Here chastity could be taken to mean that when one of the counterparts particularly the wife never violates the vow of ideal Sahadharmini herself, she ideally remains true to her husband through thick and thin. Even in her difficult time, it was Rama only who is in spirit was always with her, not the person Ravana who tried to take her away from Rama. As per Rama’s understanding, Sita remains chaste and Sahadharmini, and with his sole focus, she will overcome any physical trial or ordeal right from imprisonment to agnipariksha. However, Rama's symbolic interpretations of chastity differed from their very literal and rigid interpretation of the term (e.g. news of rape victim accepted by husband). Related to this, we may also refer to some newer interpretation of conjugal partnership in a modern setup. That will also lead to concepts like living together as partners without taking the vows of marriage etc. that are on the one hand threats to the stability of the institute and sanctity of marriage, family etc. but also a modern way of experimenting with some such terms as understood by the new generations in difficult times and so on. Here, of course, there is no question of safeguarding the sanctity of marriage as an institution because marriage is seen here as a temporary contract, so long both the partners remain agreeable to one another in temperament,

taste and others. Thereby the question of chastity is no virtue in this context. However, it is better if one remains committed so long as the relationship continues. But in the case of marriage, especially a Hindu marriage. The religions and the sanctioning social part remain so great that breaking loyalty means becoming unchaste in this regard that appears almost an impossibility, a vice-like as it will also lead to seriously touch upon religious, social and other expectations and objectives what so ever.

Hinduism regards man and woman as the two halves of the eternal Being. Both are constituting a vibrant, existential part, quite imperfect and imperfect and incomplete in itself.

Usha Kapoor (2005), in her article, mentions the Vedic woman status, that in the Brihadaranyaka Upanishad, Prajapati, the primordial God, divides himself into two-man and woman, the symbols of cosmic polarity deriving sustenance from the same source. In the cosmic scheme, man represents Purusha (the Person, Spirit) and woman Prakriti (Nature, Primal Matter), both of whom unite to keep the world going. So goes the Vedic verse: 'I am He, you are she; I am song, you are verse; I am heaven, you are earth. We two shall here together dwell becoming parents of children.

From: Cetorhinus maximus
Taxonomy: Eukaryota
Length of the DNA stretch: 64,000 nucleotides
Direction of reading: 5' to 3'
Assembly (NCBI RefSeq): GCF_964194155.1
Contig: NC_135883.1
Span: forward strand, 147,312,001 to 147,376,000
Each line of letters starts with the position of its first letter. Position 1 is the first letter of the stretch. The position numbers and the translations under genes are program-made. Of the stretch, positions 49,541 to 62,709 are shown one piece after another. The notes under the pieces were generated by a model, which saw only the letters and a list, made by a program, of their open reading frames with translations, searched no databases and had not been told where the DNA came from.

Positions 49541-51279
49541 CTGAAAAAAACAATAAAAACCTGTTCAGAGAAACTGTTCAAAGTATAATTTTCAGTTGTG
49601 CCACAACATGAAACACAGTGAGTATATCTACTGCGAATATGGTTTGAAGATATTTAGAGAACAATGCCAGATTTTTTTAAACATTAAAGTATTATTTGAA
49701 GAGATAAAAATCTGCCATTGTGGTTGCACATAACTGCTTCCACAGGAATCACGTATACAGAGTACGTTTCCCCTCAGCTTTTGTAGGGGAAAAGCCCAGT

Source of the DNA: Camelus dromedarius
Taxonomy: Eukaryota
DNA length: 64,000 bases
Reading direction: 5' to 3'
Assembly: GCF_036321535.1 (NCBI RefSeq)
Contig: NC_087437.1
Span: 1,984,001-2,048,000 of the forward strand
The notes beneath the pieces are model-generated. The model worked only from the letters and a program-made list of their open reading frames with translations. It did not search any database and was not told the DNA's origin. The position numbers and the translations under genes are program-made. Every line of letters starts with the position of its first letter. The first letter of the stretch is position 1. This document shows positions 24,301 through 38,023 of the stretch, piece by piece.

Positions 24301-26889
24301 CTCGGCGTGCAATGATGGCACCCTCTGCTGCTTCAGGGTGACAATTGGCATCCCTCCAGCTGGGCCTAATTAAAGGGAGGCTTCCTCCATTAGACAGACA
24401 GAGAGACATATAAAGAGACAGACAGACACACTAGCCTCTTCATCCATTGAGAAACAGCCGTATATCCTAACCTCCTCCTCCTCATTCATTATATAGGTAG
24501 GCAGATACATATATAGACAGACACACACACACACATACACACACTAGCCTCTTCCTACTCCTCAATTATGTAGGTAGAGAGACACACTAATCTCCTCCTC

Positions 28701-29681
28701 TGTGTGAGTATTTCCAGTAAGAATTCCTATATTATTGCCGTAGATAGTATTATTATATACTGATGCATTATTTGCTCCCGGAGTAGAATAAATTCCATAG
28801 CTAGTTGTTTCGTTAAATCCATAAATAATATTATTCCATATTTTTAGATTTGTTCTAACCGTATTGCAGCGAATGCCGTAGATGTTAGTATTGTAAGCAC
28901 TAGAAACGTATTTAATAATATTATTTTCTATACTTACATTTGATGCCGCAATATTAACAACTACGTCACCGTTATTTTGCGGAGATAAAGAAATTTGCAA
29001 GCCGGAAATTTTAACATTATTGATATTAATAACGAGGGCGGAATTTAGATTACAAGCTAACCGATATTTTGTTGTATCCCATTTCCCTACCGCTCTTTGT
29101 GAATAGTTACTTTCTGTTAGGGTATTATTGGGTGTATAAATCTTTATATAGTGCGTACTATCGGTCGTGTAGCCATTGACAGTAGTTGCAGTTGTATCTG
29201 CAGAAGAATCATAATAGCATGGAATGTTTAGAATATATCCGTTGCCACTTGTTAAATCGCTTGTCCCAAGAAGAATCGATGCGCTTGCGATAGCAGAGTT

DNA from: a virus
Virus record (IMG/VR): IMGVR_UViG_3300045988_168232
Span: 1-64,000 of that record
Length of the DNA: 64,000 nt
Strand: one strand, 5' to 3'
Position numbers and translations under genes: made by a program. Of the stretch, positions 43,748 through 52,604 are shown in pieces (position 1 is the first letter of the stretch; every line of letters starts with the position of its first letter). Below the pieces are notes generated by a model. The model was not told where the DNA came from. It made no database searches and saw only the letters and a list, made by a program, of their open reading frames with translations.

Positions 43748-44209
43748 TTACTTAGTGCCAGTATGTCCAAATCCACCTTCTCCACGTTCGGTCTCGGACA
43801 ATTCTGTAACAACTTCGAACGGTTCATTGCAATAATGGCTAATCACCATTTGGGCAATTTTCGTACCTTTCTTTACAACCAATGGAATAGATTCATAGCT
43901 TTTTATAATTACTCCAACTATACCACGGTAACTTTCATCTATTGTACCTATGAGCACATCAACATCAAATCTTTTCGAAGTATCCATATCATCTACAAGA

Women traditional period of Hinduism was quite learned in the Vedic lore. Draupadi and Tara were the famous brahmavadini and also skilled at narrating spiritual syllables.

Moreover, additional women sages were there like Oghavati, Arundhati, and Sulabha possessed a thorough knowledge of the Vedas and imparted religious knowledge even to rishis.

The spiritual attainments of Savitri and Anusuya have become legendary. In the Brihadaranyaka Upanishad, one meets women of wisdom such as Maitreyi and Gargi. There has been a famous conversation between king Janaka and the sage Yajnavalkya that about the formerly abandoned wealth for wisdom. And the latter entered into a debate with sage Yajnavalkya at the court of King Janaka. Much later, Bharati, the wife of Mandana Misra, carried forward the tradition by acting as a critic in the ethical and philosophical discussion between her husband and Shankaracharya. When she found her husband losing the discussion, she insistently told Shankaracharya that his conquest would be complete only if he could defeat her since she constituted her husband's better half.

Manusmriti regards women as a precious unit of the family and society. But refutes them complete freedom due to their physical vulnerability. He, however, differentiates between the noble and virtuous and the degenerate women, and like other smrti karas, criticises those who

are dishonest, indecisive, sensuous, immodest, quarrelsome and loose. There has mentioned that day and night women must be kept in dependence upon males, and if they attached themselves to sensual enjoyments, they must be kept underneath one's regulator. Manusmriti suggests capital punishment for killers of women, exempts pregnant and older women from paying fines and suggests that as a matter of courtesy, they should be given precedence when crossing the road.

We have seen from above examples that the adherence of the pativrata dharma by women is not comparable to master-servant relation and subordination. Conjugal dependability is significantly valued in the Hindu custom, and it leads to family harmony and bestows occult influences. A woman who comprehends the Lord in her husband and makes him her very life.

And cannot depart from the pathway of virtue, and virtue is supremacy itself. There are many illustrations of Hindu women who, as life companions, made abundant sacrifices, experienced trials and misfortunes, and sometimes showed their thaumaturgy powers born of chastity.

Hindu women as life partner by Dr Usha Kapoor (2005), where she tried to focus on the notion that Hinduism concerns man and woman as the two halves of the eternal Being and each constituting a vibrant, existential part but quite incomplete in itself without the other halves.

She has put down that partner in Faith is the Meaning of Sahadharmini, and tried to jot its strong base by mentioning the Vivekananda’s quote as the sage (woman) placed her hand on the head of Sita and said: 'It is a great blessing to possess a beautiful body; you have that. It is a greater blessing to have a noble husband; you have that. It is the greatest blessing to be perfectly obedient to such a husband; you are that. You must be happy.' Sita replied, 'Mother, I am glad that God has given me a beautiful body and that I have devoted a husband. But as to the third blessing, I do not know whether I obey him or he obeys me. One thing alone I remember, that when he took me by the hand before the sacrificial fire-whether, it was a reflection of the fire or whether God himself made it appear to Me-I found that I was his and he was mine. And since then, I have found that I am the complement of his life, and he of mine.'-Swami Vivekananda, 'The Women of India'.

But regarding the meaning of the word Sahadharmini may be literal and symbolical.

People are often confused with the term are misunderstood. If we go with the literal meaning, then it will lead to our understanding limited. When we go for the literal sense, then the touched